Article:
P.S. Arnold, I think I am one of those people who owe you money, and if there was a way I could talk to you about that, that would be great. thanks

EDIT: I was informed by a teammate that I was paid for, sorry about any confusion Arnold.
Last edited by gregpweinstein on Tue Jul 28, 2009 2:41 pm, edited 1 time in total.
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Re: Ferdinand Tönnies Discussion

Post by SnookerUSF »

It was a real joy to read, and will look forward to doing so next year.
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Re: Ferdinand Tönnies Discussion

Post by grapesmoker »

One remark, on an area of my expertise: when writing questions about soccer teams, it's not a good idea to drop the goalkeeper early on. It's a little like saying "This team's starting point guard is Chris Paul," since goalkeepers are fairly prominent. But I did think it was great to see some more soccer questions than usual.
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Re: Ferdinand Tönnies Discussion

Post by Joe Romersa »

Will the packet be posted up somewhere so people like me can see it?
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Re: Ferdinand Tönnies Discussion

Post by DumbJaques »

I was a bit disappointed by the lack of pretty recent mainstream music (that is, the last five years or so). The only questions I recall off hand on new stuff that's charted mainstream within the last few years were bizarrely MGMT and 3OH!3, but I haven't really looked through the set yet.

On a similar note, there seemed like there was an intense amount of music in the set. It certainly looks like some packets had 5 or even 6 questions that were music or almost entirely music, and lots of common link questions mentioned 1-2 clues of non-music stuff that nobody had even the faintest chance of getting and then just became music tossups.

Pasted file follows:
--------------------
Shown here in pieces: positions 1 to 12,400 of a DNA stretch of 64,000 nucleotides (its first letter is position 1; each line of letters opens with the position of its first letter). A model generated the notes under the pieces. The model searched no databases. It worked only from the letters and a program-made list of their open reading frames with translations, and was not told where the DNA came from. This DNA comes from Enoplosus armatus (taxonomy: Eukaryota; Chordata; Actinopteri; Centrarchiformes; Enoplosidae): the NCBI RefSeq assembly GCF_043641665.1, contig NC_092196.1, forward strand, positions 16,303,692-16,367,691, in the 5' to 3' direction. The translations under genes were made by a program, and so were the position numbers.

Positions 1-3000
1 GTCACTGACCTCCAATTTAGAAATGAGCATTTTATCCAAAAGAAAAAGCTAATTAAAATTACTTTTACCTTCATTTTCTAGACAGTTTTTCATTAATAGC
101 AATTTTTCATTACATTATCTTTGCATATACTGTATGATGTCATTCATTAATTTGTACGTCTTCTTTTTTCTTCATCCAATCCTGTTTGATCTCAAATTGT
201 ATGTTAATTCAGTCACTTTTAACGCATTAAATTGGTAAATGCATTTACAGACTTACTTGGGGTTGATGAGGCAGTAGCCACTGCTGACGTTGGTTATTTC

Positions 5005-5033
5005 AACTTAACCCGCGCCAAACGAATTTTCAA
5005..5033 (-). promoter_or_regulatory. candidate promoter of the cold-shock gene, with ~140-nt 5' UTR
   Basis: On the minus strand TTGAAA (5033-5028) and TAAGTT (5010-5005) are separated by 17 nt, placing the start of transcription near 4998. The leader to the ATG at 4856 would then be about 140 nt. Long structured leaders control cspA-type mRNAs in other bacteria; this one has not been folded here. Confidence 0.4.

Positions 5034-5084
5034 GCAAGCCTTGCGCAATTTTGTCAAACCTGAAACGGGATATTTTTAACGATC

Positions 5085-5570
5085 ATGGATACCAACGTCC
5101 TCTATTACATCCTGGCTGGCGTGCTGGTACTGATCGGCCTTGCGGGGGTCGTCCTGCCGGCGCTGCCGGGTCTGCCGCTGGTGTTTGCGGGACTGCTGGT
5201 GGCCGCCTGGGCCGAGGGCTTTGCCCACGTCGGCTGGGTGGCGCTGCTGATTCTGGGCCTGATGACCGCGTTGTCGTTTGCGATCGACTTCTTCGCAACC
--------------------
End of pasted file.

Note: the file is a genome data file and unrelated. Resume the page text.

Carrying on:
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Re: Ferdinand Tönnies Discussion

Post by Captain Sinico »

Before I field questions, I'd like to thank my collaborators, especially Andrew, for putting up with my seemingly entitative lack of punctuality. I'll hit the thread back with a list of my questions if anyone's interested (including some UNPUBLISHED WORKS!)

Now then...
grapesmoker wrote:One remark, on an area of my expertise: when writing questions about soccer teams, it's not a good idea to drop the goalkeeper early on. It's a little like saying "This team's starting point guard is Chris Paul," since goalkeepers are fairly prominent. But I did think it was great to see some more soccer questions than usual.
Yeah, I did consider that, but then I considered that, as someone who follows soccer, I only knew Júlio César from the Brazilian National Team; I didn't know where he was playing his club ball, so I was comfortable saying that anyone who knows Inter's roster cold even at the level of starting goalie deserve a fourth-clue buzz. In a similar vein, I'd claim that Júlio César is less famous than the subjects of the subsequent six-or-so clues (Ibrahimoviç, Vierra, and Materazzi.)

MaS
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Re: Ferdinand Tönnies Discussion

Post by Captain Sinico »

As promised, my questions:

SPORTS

Tossups: Marshall Faulk, No-Name Defense, Paul Brown, Hack Wilson, Tom Seaver, Philadelphia Athletics, Inter, Buffalo Sabres, ultimate, Denver Nuggets, Moses Malone, Chris Paul.